Posted at 02:46 PM ET, 04/25/2011

Higgs boson: A history of the ‘God particle’


The world's largest superconducting solenoid magnet at the European Organization for Nuclear Research’s Large Hadron Collider. (By Fabrice Coffrini/AFP/Getty Images)
A leaked memo has sparked new rumors about the discovery of the so-called “God particle,” which refers to the hypothetical smallest building block of life called Higgs boson.

The memo, which appears to be an internal document from the Large Hadron Collider, was posted by Columbia University mathematician Peter Woit on his blog Not Even Wrong and suggests that scientists have seen the “first definitive observation of physics beyond the standard model.”

“This is either a hoax, or something that will disappear on further analysis,” Woit writes. “But, since spreading well-sourced rumors is more or less in the mission statement of this blog, I think I’ll promote this to its own posting.”

The memo supposedly comes from the Large Hadron Collider, a particle accelerator located at CERN (the European Organization for Nuclear Research) near Geneva. It conducts tests that could lead to the discovery of the God particle. The Tevatron at Fermilab near Chicago is conducting similar tests.

Bill Nye “The Science Guy” gave CNN a rundown of the particle and the consequences of such a discovery this month:

The term “God particle” can be traced back to Nobel prize winner Leon Lederman’s book “The God Particle: If the universe is the answer, what is the question?” The book was reviewed by Robert L. Park in a 1993 Book World:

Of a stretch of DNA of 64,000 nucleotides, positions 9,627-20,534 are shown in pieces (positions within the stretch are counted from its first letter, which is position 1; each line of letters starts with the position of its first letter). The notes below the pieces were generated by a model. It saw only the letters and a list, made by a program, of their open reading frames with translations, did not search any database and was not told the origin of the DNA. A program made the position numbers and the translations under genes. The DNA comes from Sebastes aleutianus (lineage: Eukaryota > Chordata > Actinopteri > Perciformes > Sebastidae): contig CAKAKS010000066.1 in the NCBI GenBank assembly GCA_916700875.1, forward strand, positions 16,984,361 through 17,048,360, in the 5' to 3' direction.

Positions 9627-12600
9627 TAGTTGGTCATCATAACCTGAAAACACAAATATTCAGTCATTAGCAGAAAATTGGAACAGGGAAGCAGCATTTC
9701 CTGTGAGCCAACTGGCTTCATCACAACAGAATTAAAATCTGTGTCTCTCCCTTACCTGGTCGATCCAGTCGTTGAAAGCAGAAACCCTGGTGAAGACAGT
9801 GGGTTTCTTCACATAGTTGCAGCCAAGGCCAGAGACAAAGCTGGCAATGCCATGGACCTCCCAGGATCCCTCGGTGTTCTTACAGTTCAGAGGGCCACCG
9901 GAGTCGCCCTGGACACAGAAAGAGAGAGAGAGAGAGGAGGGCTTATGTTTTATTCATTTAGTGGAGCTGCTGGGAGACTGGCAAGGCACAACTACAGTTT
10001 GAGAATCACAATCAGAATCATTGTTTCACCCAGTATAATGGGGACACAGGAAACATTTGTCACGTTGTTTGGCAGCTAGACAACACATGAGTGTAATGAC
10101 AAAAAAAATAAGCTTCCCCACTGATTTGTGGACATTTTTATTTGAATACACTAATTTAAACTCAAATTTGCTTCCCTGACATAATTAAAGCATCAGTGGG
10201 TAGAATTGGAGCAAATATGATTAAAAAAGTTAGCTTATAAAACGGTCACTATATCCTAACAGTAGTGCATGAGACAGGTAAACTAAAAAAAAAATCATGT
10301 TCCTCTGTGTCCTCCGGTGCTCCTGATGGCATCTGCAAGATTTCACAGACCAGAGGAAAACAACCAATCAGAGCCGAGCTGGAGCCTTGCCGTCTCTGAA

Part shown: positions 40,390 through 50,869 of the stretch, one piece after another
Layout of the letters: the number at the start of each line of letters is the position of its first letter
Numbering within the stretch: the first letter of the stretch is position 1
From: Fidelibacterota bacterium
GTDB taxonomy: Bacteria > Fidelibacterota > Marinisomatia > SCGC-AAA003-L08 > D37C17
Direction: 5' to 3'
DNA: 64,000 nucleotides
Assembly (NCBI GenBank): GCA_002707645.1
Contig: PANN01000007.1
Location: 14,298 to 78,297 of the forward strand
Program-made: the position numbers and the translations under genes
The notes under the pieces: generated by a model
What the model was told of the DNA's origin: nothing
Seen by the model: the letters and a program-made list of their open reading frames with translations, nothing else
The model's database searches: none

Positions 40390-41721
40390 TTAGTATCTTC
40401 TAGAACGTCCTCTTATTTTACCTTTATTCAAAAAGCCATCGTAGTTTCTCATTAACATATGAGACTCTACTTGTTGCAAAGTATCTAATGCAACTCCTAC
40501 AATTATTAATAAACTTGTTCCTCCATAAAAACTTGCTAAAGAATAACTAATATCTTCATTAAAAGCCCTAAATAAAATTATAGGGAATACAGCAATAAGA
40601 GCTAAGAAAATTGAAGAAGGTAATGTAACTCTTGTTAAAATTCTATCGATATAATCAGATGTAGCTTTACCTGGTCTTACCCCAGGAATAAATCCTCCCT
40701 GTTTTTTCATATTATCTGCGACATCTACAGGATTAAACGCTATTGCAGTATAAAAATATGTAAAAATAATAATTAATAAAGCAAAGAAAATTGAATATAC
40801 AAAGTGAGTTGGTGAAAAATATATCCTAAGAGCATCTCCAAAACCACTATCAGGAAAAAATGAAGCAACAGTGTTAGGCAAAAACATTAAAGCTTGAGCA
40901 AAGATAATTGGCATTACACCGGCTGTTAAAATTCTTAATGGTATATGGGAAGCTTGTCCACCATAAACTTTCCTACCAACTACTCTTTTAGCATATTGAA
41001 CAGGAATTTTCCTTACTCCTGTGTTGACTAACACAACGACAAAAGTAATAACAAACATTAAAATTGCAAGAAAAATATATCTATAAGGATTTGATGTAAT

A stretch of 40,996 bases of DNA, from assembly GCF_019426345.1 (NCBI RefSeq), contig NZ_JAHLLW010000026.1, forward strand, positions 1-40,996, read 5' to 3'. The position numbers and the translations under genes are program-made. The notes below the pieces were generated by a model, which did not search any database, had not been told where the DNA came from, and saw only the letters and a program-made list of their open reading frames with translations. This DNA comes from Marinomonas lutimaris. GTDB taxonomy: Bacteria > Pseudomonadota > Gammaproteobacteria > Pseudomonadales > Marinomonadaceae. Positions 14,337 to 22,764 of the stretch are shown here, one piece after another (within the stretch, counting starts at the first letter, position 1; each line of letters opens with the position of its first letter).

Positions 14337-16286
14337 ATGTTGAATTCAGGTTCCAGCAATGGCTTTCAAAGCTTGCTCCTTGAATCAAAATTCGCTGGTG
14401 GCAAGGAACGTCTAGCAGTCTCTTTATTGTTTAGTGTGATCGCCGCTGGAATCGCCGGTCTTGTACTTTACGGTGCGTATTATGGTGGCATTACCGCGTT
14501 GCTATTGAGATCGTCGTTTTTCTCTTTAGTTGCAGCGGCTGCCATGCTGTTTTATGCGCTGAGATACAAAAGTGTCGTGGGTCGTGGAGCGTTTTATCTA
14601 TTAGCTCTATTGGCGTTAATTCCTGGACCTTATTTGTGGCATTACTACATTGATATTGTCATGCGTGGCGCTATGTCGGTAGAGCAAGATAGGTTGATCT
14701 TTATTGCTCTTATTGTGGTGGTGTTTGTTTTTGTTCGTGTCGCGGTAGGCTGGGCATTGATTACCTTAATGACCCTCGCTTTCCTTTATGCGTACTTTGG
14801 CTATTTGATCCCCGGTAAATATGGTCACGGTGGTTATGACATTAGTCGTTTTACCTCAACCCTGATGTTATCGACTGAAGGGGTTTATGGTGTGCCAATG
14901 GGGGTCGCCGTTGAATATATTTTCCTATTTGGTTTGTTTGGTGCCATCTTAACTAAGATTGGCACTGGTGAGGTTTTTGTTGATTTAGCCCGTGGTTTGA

Lederman takes the non-scientist along on the 2,500-year quest for the ultimate building blocks of the universe, beginning with the Greek philosopher Democritus, who first postulated the existence of an indivisible particle. Discovery of the Higgs boson, Lederman believes, may be the final adventure in this long journey. He aims to persuade us that, having come so far and with the shore in sight, turning back is unthinkable. Alas, to reach this point, the vicarious traveler must first overcome Lederman's style and his book's dreadful title.

That “dreadful title” may have caught on in the public, but many physicists dislike it. Peter Higgs himself told the Guardian that he “hates” the name. The paper held a contest to rename the particle.

The Large Hadron Collider became operational in 2008, but suffered a set-back shortly thereafter. It restarted in April 2009 and will run through 2012 before shutting down for additional improvements. Since its opening, rumors of the God Particle’s discovery have occasionally popped up, including one in 2010 started by an Italian physicist who claimed that the God particle had been discovered at Fermilab’s Tevatron.

This latest case will probably suffer the same fate. Nothing about the rumored discovery at the Large Hadron Collider has been confirmed, and will probably not be, according to a spokesperson. “It’s way, way too early to say if there’s anything in it or not,” CERN spokesman James Gillies told Wired. “The vast majority of these notes get knocked down before they ever see the light of day.”

By  |  02:46 PM ET, 04/25/2011

 
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